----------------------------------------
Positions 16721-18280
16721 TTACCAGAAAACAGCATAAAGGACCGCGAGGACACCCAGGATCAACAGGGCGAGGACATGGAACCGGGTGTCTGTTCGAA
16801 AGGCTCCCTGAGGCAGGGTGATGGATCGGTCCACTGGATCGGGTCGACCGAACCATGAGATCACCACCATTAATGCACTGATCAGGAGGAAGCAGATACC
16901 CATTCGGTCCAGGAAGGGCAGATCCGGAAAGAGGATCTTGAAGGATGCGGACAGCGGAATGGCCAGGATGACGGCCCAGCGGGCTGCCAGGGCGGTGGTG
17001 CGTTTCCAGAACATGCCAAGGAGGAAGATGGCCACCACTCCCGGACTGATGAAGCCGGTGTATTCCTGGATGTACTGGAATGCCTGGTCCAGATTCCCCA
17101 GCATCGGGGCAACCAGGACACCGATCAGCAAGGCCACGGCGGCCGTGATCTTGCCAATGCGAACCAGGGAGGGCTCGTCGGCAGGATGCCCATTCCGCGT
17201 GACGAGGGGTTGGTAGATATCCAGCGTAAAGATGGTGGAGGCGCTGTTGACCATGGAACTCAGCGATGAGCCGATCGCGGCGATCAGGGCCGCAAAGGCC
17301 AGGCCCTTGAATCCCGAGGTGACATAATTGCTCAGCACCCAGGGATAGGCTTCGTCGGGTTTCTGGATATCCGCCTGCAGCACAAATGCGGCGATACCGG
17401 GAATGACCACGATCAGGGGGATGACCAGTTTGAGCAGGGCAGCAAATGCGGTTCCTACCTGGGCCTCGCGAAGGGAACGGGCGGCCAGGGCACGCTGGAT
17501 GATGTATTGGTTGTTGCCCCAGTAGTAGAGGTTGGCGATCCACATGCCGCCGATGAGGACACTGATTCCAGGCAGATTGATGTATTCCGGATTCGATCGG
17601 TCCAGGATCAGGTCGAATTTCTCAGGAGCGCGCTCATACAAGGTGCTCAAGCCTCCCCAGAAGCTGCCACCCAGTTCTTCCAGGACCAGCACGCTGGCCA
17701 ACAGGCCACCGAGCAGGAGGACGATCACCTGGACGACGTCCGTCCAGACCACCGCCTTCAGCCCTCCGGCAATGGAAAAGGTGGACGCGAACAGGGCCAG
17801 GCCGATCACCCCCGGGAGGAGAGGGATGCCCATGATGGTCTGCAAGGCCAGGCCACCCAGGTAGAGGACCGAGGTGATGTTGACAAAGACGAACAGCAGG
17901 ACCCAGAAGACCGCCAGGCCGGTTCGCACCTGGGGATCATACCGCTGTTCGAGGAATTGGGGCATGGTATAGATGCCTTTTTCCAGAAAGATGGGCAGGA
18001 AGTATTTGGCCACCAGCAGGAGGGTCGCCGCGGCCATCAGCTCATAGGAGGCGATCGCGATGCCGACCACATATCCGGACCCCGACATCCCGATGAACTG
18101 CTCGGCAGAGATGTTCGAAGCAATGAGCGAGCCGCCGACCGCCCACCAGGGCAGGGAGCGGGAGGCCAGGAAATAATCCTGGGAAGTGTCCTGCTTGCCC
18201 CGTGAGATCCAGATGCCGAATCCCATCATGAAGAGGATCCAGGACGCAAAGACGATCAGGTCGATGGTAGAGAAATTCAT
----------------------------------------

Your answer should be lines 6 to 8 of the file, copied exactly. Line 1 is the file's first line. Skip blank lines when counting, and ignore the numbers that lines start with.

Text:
17101 GCATCGGGGCAACCAGGACACCGATCAGCAAGGCCACGGCGGCCGTGATCTTGCCAATGCGAACCAGGGAGGGCTCGTCGGCAGGATGCCCATTCCGCGT
17201 GACGAGGGGTTGGTAGATATCCAGCGTAAAGATGGTGGAGGCGCTGTTGACCATGGAACTCAGCGATGAGCCGATCGCGGCGATCAGGGCCGCAAAGGCC
17301 AGGCCCTTGAATCCCGAGGTGACATAATTGCTCAGCACCCAGGGATAGGCTTCGTCGGGTTTCTGGATATCCGCCTGCAGCACAAATGCGGCGATACCGG